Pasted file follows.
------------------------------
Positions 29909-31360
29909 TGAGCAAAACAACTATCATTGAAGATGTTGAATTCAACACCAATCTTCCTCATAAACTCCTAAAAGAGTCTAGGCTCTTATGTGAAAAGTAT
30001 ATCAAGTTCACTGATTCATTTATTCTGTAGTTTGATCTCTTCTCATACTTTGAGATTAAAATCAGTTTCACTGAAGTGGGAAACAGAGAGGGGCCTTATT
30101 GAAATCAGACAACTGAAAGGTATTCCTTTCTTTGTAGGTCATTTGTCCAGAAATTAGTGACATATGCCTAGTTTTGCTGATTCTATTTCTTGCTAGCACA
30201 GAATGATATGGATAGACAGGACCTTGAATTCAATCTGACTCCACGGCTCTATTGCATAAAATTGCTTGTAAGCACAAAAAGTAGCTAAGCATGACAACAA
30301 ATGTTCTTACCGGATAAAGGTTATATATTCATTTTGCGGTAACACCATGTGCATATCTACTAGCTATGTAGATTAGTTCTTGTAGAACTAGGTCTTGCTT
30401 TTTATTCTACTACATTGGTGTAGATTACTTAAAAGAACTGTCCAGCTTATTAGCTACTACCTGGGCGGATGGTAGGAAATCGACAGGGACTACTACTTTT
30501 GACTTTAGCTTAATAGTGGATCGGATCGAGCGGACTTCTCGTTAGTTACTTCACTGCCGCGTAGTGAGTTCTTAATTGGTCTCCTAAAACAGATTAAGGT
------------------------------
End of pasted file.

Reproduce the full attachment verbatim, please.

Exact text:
Positions 29909-31360
29909 TGAGCAAAACAACTATCATTGAAGATGTTGAATTCAACACCAATCTTCCTCATAAACTCCTAAAAGAGTCTAGGCTCTTATGTGAAAAGTAT
30001 ATCAAGTTCACTGATTCATTTATTCTGTAGTTTGATCTCTTCTCATACTTTGAGATTAAAATCAGTTTCACTGAAGTGGGAAACAGAGAGGGGCCTTATT
30101 GAAATCAGACAACTGAAAGGTATTCCTTTCTTTGTAGGTCATTTGTCCAGAAATTAGTGACATATGCCTAGTTTTGCTGATTCTATTTCTTGCTAGCACA
30201 GAATGATATGGATAGACAGGACCTTGAATTCAATCTGACTCCACGGCTCTATTGCATAAAATTGCTTGTAAGCACAAAAAGTAGCTAAGCATGACAACAA
30301 ATGTTCTTACCGGATAAAGGTTATATATTCATTTTGCGGTAACACCATGTGCATATCTACTAGCTATGTAGATTAGTTCTTGTAGAACTAGGTCTTGCTT
30401 TTTATTCTACTACATTGGTGTAGATTACTTAAAAGAACTGTCCAGCTTATTAGCTACTACCTGGGCGGATGGTAGGAAATCGACAGGGACTACTACTTTT
30501 GACTTTAGCTTAATAGTGGATCGGATCGAGCGGACTTCTCGTTAGTTACTTCACTGCCGCGTAGTGAGTTCTTAATTGGTCTCCTAAAACAGATTAAGGT